Five states make up nearly half of U.S. foreclosures: CoreLogic
Just five states made up almost half of all U.S. foreclosures completed over the past year, even as the national market showed a marked improvement, with gauges of troubled properties reaching near pre-crisis levels last month, according to data released Thursday.
These usual suspects made up the five states: Florida, Michigan, Texas, California and Georgia. Meanwhile, the national landscape continued to rebound in April, as the number of mortgages per completed foreclosure rose to 65 – the strongest reading since February 2008 – up from 52 a year earlier, according to CoreLogic, an Irvine, Calif.-based analysis firm.
“We have now registered two and a half years of continuous decreases in the number of homeowners who are in some stage of the foreclosure process,” Anand Nallathambi, CoreLogic’s chief executive, said in a statement.
Mexico Detains Oceanografia CEO Amid Citigroup Fraud Probe
Mexican authorities issued an arrest warrant for the chief executive officer of Oceanografia SA, the oil services provider seized by the government after Citigroup Inc. (C)’s local unit alleged a $400 million loan fraud.
Amado Yanez, 49, is under police supervision while recovering in a hospital after undergoing emergency surgery last week, Mexico’s attorney general said today in an e-mailed statement. He was accused of participation in crimes including violations of the country’s credit-institutions law.
Mexico took control of Oceanografia in February, putting it under the supervision of the Finance Ministry, after Citigroup said it lost $400 million on loans that were granted to the company based on fraudulent invoices. The Oceanografia case briefly stalled legislative talks this year to open the state-controlled oil industry to private investment, after the main opposition party’s leaders complained that some party members had been wrongly singled out for involvement in the fraud case.
“This may be the government showing that it’s cleaning up the energy sector ahead of the oil opening,” Javier Oliva, a political and security analyst at Mexico’s National Autonomous University said by phone from Mexico City.
PNC Financial Services : U.S. Has Opened at Least 15 Probes into Bank-Processing Activities — 4th Update
WASHINGTON–U.S. officials have opened at least 15 civil and criminal investigations into whether banks and payment-processing firms helped enable fraudulent activity, according to Justice Department documents made public Thursday.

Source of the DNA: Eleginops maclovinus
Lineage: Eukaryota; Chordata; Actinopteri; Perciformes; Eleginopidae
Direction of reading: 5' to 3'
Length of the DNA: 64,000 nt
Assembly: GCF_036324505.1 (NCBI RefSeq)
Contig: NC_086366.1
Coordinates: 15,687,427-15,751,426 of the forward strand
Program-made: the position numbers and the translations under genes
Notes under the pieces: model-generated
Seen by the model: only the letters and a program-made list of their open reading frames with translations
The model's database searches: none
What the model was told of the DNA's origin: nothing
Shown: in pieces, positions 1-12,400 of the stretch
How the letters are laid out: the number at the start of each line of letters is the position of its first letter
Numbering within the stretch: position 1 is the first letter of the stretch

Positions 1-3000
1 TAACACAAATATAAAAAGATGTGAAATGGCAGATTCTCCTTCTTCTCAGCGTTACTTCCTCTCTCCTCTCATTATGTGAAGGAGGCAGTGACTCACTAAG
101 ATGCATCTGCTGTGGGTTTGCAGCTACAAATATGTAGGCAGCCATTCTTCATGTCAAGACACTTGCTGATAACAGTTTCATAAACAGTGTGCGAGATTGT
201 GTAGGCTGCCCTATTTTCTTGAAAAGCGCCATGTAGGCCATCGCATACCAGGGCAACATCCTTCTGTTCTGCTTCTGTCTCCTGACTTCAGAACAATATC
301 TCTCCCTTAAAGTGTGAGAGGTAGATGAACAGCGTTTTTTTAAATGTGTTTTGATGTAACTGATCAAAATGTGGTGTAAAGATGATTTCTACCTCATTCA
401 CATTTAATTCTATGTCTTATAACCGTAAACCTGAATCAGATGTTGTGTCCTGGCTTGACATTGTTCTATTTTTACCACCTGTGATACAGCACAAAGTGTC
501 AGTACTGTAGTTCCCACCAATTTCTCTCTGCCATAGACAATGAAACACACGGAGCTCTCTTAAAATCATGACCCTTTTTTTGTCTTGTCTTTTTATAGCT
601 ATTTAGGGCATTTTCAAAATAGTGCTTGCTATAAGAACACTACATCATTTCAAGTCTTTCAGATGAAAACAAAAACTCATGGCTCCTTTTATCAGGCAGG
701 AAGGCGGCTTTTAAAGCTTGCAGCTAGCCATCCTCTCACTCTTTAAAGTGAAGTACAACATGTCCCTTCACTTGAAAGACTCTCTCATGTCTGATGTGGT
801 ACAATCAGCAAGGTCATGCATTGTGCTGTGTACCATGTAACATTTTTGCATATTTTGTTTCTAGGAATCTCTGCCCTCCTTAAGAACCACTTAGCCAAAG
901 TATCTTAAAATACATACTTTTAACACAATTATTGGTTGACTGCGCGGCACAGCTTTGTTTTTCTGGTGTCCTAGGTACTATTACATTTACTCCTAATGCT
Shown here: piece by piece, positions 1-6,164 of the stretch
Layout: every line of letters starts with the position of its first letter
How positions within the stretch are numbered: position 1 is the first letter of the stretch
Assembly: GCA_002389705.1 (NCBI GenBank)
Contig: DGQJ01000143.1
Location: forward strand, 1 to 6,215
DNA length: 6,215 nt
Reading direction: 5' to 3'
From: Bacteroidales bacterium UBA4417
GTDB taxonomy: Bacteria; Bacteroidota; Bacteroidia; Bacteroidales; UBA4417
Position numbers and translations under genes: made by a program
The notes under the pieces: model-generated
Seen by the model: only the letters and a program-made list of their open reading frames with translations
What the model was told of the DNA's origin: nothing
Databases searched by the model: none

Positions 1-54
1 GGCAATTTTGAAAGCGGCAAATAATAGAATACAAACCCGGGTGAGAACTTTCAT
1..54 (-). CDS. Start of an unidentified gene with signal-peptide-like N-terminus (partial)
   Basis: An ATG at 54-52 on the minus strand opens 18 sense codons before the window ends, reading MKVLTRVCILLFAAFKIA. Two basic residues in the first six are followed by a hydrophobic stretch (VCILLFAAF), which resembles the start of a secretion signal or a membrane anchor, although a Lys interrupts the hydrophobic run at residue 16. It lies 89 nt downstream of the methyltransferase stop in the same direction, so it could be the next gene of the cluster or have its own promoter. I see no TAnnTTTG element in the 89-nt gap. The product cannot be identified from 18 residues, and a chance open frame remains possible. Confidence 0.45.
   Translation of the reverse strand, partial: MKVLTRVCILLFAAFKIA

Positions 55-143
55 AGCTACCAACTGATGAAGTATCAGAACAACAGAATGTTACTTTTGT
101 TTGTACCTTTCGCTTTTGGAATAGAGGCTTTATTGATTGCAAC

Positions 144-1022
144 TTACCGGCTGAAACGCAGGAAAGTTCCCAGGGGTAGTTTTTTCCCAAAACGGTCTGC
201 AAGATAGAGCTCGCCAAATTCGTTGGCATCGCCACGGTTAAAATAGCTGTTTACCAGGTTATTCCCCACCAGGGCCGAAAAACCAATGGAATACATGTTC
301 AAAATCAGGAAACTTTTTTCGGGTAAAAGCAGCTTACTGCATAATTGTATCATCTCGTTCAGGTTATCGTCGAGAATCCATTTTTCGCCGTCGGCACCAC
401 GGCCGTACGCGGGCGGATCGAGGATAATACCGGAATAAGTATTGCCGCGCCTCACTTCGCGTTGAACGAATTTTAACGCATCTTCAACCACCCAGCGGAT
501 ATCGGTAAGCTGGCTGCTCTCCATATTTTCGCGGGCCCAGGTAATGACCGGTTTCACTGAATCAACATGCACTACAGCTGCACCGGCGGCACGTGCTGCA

(CN) – The D.C. Circuit rejected a government watchdog’s request for records created by a commission that issued a report on the causes of the 2010 financial crisis.
President Barack Obama established in 2009the Financial Crisis Inquiry Commission, which reported its conclusions on the “causes, domestic and global, of the current financial and economic crisis in the United States.” Its report was released to the public in January 2011.
The commission disbanded a month later, and its records were deposited with the National Archives.
Cause of Action, a nonprofit dedicated to government accountability, then sought access to the records under the Freedom of Information Act (FOIA).
The D.C. Circuit ruled Friday, however, that the records were not transformed into an agency record subject to the FOIA when they were transferred to the Archives.
As precedent, the court considered a case that asked whether President John F. Kennedy’s autopsy records, transferred to the National Archives, were subject to an FOIA request.
“We held they were not, in part because they were ‘personal presidential materials when they were first created, and therefore at no time were they ever agency records.’ In other words, the depositing of these materials with the Archives did not convert them into ‘agency records’ subject to FOIA,” Judge Arthur Randolph wrote for the three-judge panel.
Here is the court document. Click here.
Ex-RBS Banker in Libor Probe Sues for Race Discrimination
Jezri Mohideen, a former Royal Bank of Scotland Group Plc (RBS) manager who was fired during its investigation into Libor-rigging, sued the lender for racial discrimination and unfair dismissal.
Mohideen, the former head of rates trading for Europe and Asia-Pacific, filed his lawsuit at aLondon employment tribunal, according to court documents that didn’t give any further details about the case. He is at least the second former employee to sue the bank in London over theLibor probe.
Revelations that banks manipulated global interest-rate benchmarks have triggered regulatory fines totaling more than $6 billion, a European competition probe and criminal prosecutions of some of the traders involved. RBS agreed to pay about $600 million to U.S. and U.K. regulators over rigging charges, and was among six companies fined a record 1.7 billion euros ($2.3 billion) by the European Union in December.
Some banks are still doing redlining..
According to an articlein The New York Times, the city of Providence plans to files a suit against Santander Bank for just this.
“The attitude is, if we can’t do subprime loans, predatory loans in the black community, we won’t do any loans at all,” said John P. Relman, the lead lawyer on the case. “For us it is a civil rights issue.”
The lawsuit claims that between 2009 and 2012, the number of new mortgages made by Santander in white neighborhoods in Providence was 25 percent higher per year than it was in 2006 and 2007, while the number of new mortgages in minority neighborhoods declined by 63 percent.